Thinning Hair in Men:
Hair thinning is a normal aspect of aging. Men, in particular, tend to lose their hair more quickly and conspicuously than persons of other genders. Male hair loss is so widespread and natural that we call it androgenetic alopecia, or male pattern baldness.
If you want to cover up thin portions of your hair, we’ll go through how to do so below. We’ll also talk about how to treat thinning hair naturally, as well as how to improve the look of your hair and boost your confidence as it changes through time.
Tips to cover thinning hair
Here are some suggestions for covering up thinning regions of hair:
1. Put on a wig or toupee
A wig or toupee can be used to hide large areas of losing hair. It can be created with natural hair that matches the color of your hair.
2. Apply scalp sprays
To fill up thinning regions of your scalp and lessen the appearance of thinning, apply a spray or colorants that match your hair and scalp color.
3. Experiment with a crown weave.
Request a crown weave from your barber or hairstylist if you have thinning hair on top of your head.
4. Experiment with your hairstyle
To add volume and conceal thinning spots in the back, try a comb-over, slick-back, or pompadour.
Here are some hair-thinning treatment strategies to help your follicles generate hair more regularly.
5. Massage of the scalp
Apply gentle pressure on your scalp with your fingertips. This improves blood flow to the follicles and stimulates hair growth. Castor oil may be used to nourish your hair while also getting your circulation circulating. Both may assist you in growing more and thicker hair.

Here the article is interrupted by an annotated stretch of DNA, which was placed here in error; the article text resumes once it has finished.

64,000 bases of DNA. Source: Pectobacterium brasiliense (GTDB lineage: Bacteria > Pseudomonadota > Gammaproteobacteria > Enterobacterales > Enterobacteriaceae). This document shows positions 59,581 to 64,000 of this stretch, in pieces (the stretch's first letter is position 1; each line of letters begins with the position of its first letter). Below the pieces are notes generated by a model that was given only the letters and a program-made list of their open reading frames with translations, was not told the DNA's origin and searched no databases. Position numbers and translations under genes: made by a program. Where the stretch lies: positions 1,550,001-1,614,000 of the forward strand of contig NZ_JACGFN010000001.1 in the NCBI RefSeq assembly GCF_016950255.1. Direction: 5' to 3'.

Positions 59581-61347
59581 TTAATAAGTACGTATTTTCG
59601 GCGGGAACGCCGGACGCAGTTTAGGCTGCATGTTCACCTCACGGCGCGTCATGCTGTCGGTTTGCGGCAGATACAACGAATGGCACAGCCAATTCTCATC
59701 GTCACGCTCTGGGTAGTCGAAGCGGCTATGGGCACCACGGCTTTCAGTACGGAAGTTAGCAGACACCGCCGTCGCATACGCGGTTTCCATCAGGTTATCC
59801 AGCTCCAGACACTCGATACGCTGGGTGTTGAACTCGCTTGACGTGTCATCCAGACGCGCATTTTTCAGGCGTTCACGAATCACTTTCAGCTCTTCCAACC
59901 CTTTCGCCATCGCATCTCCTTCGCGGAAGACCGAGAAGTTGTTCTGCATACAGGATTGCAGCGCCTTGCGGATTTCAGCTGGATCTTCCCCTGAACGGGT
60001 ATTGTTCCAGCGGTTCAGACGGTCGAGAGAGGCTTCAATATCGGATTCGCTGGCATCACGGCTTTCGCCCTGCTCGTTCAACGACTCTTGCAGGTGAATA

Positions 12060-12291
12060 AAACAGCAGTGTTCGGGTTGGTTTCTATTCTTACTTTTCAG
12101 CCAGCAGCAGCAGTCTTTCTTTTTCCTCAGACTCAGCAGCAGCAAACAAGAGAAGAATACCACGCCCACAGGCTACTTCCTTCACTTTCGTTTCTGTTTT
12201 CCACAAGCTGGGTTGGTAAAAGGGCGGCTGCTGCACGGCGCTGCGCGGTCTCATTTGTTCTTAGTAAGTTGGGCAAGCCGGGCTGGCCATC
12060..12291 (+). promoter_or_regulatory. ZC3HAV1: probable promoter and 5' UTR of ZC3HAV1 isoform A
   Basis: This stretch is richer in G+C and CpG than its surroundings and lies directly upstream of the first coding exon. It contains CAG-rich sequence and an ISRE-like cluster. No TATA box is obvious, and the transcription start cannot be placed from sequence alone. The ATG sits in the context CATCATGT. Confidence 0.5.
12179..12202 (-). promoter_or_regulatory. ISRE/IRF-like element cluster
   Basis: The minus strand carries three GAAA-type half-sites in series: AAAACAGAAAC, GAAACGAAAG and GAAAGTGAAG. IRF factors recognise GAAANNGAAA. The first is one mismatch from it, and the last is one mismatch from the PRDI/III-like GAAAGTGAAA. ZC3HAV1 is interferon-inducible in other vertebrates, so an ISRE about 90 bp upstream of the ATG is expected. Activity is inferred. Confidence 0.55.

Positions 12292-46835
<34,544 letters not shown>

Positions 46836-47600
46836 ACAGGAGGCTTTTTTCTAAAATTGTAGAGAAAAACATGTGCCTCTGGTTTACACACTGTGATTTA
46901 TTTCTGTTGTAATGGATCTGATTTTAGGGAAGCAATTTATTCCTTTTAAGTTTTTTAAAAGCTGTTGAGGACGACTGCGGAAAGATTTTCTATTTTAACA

6. Essential oils
To encourage hair development, use essential oil for your scalp and hair, such as lavender or rosemary. Lavender oil has been demonstrated to be slightly effective in treating thinning hair. Before applying the oil to your scalp, dilute it with a carrier oil and do a patch test to ensure that you are not allergic. You may accomplish this by first applying a little amount to your skin and waiting 24 hours.
You may be allergic if your skin becomes red and itching with hives. If you witness this response, don’t use the oil. Also, never use undiluted essential oils on your skin.
Consider using an anti-thinning shampoo to give volume to your hair while also nourishing it and its follicles with vitamins and amino acids. This can aid in the delivery of nutrients and moisture to your scalp, promoting hair growth and follicle health.
8. Vitamins and minerals
To guarantee that your hair comes back thick and healthy, take a multivitamin that contains iron, folic acid, and zinc.
Some other supplements that may help include:
- omega-3 and omega-6 fatty acids
Other supplements that may be beneficial include: Consult your doctor before beginning any new vitamin regimen. There isn’t much proof that vitamin supplements induce hair regrowth, and having too much of a single vitamin can create other health problems.